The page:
Fully qualifying also future-proofs the join. If a column name is unambiguous because it only appears in one table, but then someone adds a column with the same name to another table, the query will cause an error. And it may be hard to figure out how to fix the query, if you don’t know which table had the column originally and which it just got added to.
USING clauses can greatly simplify and clarify joins, but may not behave the same as standard
ON clauses on a given platform, even between different versions (as in MySQL 4 and 5). I think they’re good to use when they help, but only when the statement is fully qualified, so there’s no ambiguity. And I avoid
NATURAL JOIN, because it’s not future-proof if someone adds columns to the tables involved. I think a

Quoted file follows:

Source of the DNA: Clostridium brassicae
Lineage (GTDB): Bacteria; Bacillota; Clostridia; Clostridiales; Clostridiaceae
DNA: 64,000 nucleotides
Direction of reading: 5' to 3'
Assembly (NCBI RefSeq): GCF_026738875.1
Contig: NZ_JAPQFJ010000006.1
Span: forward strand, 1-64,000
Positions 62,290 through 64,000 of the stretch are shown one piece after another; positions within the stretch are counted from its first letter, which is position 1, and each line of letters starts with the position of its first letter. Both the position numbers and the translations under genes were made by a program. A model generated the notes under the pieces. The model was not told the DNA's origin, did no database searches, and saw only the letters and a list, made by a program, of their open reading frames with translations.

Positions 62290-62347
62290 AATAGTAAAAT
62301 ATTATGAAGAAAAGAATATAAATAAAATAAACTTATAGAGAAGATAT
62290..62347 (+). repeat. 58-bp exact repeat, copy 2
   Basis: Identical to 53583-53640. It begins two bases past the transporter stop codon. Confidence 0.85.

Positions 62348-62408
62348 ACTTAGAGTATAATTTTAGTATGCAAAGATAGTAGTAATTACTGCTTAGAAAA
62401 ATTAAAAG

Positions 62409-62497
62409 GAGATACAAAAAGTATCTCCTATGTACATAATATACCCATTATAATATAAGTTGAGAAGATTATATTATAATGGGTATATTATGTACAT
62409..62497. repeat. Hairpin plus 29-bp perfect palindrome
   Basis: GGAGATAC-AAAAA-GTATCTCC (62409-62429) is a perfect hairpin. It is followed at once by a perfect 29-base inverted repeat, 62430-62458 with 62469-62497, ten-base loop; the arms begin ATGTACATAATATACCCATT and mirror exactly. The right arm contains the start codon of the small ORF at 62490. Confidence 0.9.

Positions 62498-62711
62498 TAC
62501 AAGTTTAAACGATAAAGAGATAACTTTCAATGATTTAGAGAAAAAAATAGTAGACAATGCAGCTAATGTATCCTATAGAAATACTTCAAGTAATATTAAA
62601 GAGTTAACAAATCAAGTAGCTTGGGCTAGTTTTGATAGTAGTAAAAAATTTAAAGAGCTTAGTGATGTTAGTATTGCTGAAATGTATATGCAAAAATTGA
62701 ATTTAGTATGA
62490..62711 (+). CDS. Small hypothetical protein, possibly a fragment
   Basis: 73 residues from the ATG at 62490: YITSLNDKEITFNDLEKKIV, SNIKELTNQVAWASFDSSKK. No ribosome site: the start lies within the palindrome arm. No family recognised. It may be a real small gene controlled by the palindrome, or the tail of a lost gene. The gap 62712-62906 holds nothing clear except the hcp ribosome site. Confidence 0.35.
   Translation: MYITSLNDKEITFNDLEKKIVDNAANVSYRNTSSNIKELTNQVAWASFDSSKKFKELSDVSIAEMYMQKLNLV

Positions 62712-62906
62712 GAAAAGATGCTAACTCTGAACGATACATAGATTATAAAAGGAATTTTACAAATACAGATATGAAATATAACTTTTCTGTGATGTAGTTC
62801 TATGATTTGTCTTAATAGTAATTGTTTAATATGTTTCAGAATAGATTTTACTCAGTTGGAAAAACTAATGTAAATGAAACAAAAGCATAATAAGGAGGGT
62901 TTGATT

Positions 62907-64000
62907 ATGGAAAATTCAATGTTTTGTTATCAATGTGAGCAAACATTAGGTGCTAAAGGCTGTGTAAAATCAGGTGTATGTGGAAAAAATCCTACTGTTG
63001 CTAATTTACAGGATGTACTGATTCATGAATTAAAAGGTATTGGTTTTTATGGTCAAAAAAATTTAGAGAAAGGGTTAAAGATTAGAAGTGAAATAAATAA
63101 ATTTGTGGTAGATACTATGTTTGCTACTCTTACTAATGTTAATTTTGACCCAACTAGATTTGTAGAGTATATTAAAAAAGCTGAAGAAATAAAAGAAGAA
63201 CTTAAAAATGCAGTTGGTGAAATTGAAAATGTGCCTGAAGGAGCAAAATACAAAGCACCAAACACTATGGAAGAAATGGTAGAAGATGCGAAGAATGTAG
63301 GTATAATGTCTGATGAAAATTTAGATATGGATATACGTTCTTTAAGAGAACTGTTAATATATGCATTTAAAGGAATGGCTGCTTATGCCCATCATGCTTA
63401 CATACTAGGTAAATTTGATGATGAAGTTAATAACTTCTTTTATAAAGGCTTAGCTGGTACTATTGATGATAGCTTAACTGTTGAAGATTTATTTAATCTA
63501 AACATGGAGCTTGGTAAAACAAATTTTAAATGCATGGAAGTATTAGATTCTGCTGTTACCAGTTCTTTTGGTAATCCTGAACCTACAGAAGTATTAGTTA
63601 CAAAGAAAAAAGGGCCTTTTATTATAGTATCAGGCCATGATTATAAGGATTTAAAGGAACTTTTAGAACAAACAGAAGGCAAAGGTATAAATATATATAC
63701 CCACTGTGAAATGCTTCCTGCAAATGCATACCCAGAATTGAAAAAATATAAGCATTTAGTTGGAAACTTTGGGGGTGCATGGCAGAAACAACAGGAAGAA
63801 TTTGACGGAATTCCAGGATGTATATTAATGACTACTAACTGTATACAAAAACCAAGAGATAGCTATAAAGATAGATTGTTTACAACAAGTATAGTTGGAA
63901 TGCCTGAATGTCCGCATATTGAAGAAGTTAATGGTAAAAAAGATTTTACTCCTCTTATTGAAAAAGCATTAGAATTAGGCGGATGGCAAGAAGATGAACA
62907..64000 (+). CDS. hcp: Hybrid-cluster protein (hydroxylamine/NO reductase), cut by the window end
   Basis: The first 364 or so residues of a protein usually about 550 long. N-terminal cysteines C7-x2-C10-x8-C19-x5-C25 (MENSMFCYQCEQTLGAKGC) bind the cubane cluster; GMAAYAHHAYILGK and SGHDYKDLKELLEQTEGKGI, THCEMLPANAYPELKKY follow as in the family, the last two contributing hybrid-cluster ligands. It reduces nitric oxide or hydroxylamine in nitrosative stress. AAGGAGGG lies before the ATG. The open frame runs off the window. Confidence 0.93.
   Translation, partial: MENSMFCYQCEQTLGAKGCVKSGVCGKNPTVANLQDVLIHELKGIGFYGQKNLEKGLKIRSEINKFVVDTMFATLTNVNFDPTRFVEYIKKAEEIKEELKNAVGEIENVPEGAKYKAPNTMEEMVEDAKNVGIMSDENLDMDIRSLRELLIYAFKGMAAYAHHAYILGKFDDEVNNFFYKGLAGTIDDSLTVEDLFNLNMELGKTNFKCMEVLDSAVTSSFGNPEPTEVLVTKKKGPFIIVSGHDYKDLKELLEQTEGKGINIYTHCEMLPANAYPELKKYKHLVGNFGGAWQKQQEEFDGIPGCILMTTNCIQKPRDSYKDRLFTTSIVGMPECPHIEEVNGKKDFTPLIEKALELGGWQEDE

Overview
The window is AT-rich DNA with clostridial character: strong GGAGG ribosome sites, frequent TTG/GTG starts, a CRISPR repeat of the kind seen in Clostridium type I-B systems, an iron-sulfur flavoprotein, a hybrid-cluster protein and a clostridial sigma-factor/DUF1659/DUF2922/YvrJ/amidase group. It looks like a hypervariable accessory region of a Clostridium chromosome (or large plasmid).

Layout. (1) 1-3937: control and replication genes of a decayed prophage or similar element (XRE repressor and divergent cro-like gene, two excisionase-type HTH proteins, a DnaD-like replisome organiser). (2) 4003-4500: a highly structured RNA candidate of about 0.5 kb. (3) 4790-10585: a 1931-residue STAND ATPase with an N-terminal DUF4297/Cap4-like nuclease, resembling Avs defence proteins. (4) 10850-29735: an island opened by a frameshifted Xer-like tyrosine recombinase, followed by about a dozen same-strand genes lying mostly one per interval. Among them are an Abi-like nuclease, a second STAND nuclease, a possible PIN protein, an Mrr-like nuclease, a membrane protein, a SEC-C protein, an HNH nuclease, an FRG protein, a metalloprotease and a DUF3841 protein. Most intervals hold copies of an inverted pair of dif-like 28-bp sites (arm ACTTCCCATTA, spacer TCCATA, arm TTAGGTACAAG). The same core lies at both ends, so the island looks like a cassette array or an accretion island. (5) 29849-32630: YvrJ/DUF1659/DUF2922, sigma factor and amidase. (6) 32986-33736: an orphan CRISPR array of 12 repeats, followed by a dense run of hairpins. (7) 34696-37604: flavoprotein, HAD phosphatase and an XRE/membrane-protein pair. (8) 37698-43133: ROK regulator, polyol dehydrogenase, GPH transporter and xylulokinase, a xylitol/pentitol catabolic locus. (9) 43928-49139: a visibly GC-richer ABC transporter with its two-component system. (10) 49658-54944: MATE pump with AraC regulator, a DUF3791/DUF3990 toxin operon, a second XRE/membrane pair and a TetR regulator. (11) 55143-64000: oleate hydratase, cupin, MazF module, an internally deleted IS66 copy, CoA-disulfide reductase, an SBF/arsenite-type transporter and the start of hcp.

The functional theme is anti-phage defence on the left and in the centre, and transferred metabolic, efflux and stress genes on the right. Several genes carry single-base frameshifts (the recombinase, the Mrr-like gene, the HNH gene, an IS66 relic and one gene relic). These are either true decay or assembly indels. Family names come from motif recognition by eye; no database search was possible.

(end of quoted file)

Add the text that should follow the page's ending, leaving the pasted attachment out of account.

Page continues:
NATURAL JOIN is the
JOIN equivalent to a blind insert, which I discussed above.
Grouping and ordering
SQL allows referring to columns by number, but then you have to do a bunch of mental cross-references between the
GROUP BY and
ORDER BY clauses to figure out how the data is sorted and ordered:
select c1, c2, sum(c3), max(c4) from t1 group by 1, 2 order by 2, 4
is much less readable and maintainable than
select c1, c2, sum(c3), max(c4) from t1 group by c1, c2 order by c2, max(c4)
I continue to refer people to this post on how to group data correctly in SQL. It is a weak point for many programmers.
A lot of my opinions on coding standards are informed by great books like Perl Best Practices.
Other programming languages have great tools to help maintain consistent coding style (such as
indent), but I can’t find the equivalent in SQL. There is one online SQL formatter, but I don’t think it does a very good job. If I’m faced with catastrophically ugly code, I suppose it’s a place to start, but I wouldn’t use it to enforce a coding standard.